Czech President Vaclav Klaus was released from hospital on Friday afternoon and is feeling better, according to a spokesman. Mr Klaus was admitted to a Prague hospital on Thursday evening after falling ill following a tennis game. The 62-year-old president, elected in February, has generally been in good health apart from a bout of tonsillitis in July when he also complained of joint pain. A spokesman for the President's Office said Mr Klaus had undergone medical checks in a Prague hospital and that his illness was probably related to dehydration and hot weather. Mr Klaus, an avid sportsman, fell ill after playing tennis during a holiday break in the West Bohemian spa town of Karlovy Vary.
Prime Minister Vladimir Spidla has said that one year one after last August's floods it can be said that the state coped well with the natural disaster. Mr Spidla said that the Integrated Rescue System had learnt a lesson from the floods in Moravia in 1997 and reacted in a more flexible manner last year. From August 2002 until the end of July 2003, the Ministry for Local Development paid 1.8 billion crowns to compensate for damage caused by the floods. 116 million crowns have been paid to finance demolitions, 90 billion was spent for temporary lodging, and one billion for repairs of houses and flats. Mr Spidla said that thanks to the good rescue system combined with people's unbelievable courage and effort the floods had been coped with much better than had been expected.
The Czech tourist who suffered head injuries in Thursday's earthquake on the Greek island of Lefkada, remains in the intensive care unit of the hospital in the mainland town of Ioannina. A representative of the travel agency that organised the holiday has said that previous examinations have not shown any signs of brain damage or internal injury, however, the injured man remains under anaesthetics and still awaits further examinations. The Czech tourist and his wife were injured as they fell from a motorcycle, after they were hit by falling rocks during the earthquake. The woman suffered only a slight injury to one leg. The island of Lefkada, in the Ionian Sea off the west coast of Greece, was struck on Thursday morning by an earthquake measuring 6.4 on the Richter scale.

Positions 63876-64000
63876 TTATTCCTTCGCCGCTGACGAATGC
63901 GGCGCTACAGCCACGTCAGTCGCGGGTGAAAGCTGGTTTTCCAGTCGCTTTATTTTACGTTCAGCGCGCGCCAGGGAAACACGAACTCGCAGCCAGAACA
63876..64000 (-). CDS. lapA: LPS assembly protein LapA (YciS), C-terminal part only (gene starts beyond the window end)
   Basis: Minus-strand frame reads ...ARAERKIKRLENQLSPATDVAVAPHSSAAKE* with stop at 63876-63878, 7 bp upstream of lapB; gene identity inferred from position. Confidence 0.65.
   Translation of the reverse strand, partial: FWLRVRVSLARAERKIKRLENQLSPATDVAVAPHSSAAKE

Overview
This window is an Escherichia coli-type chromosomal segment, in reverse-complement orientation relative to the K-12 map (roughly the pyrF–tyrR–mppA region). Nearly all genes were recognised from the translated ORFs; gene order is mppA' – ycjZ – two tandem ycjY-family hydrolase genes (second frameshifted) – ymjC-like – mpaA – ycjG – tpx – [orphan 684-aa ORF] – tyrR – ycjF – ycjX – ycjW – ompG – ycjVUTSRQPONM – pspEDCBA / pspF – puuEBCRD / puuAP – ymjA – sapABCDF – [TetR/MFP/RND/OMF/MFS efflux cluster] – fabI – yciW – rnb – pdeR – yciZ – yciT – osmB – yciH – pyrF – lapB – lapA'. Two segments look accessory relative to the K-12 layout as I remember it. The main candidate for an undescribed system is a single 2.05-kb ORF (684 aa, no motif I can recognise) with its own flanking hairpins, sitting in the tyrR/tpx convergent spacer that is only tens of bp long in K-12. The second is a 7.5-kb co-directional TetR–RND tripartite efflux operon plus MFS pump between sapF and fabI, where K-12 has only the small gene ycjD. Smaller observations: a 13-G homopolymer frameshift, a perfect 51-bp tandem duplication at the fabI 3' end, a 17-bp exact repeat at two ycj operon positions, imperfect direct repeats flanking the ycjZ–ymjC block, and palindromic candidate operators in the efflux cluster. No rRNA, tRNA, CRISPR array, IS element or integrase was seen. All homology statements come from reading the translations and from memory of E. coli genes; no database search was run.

Communities in the central part of the Czech Republic were cleaning up on Friday after an overnight wind storm ripped off roofs and toppled trees. One man was killed and his companion injured when a falling tree crushed their car near the town of Louny in Central Bohemia. Elsewhere winds gusting to 25 metres per second damaged homes, a school near the Central Bohemian town of Nymburk, and a former brewery north of Prague. Some areas were left without electricity on Friday night. With the havoc, though, the storm brought cool relief to the country, breaking a heat wave marked by record-high temperatures in Prague and other cities this week.
Police say they are investigating the largest series of murders in the history of Czech criminal science that were committed in 2001 and 2002 in East, Central and South Bohemia. Police are suspecting a 47-year-old man and his 44-year-old wife of killing and robbing eight, mostly old, people and later disguising the deaths as suicides or accidents. The couple have so far been charged with six counts of murder and one attempted murder. If convicted, they face up to 25 years in prison, or a life sentence.
Saturday should be partly cloudy with daytime temperatures between 22 and 28 degrees Celsius. Sunday should be cloudy but temperatures should be higher - at 26 to 30 degrees Celsius.
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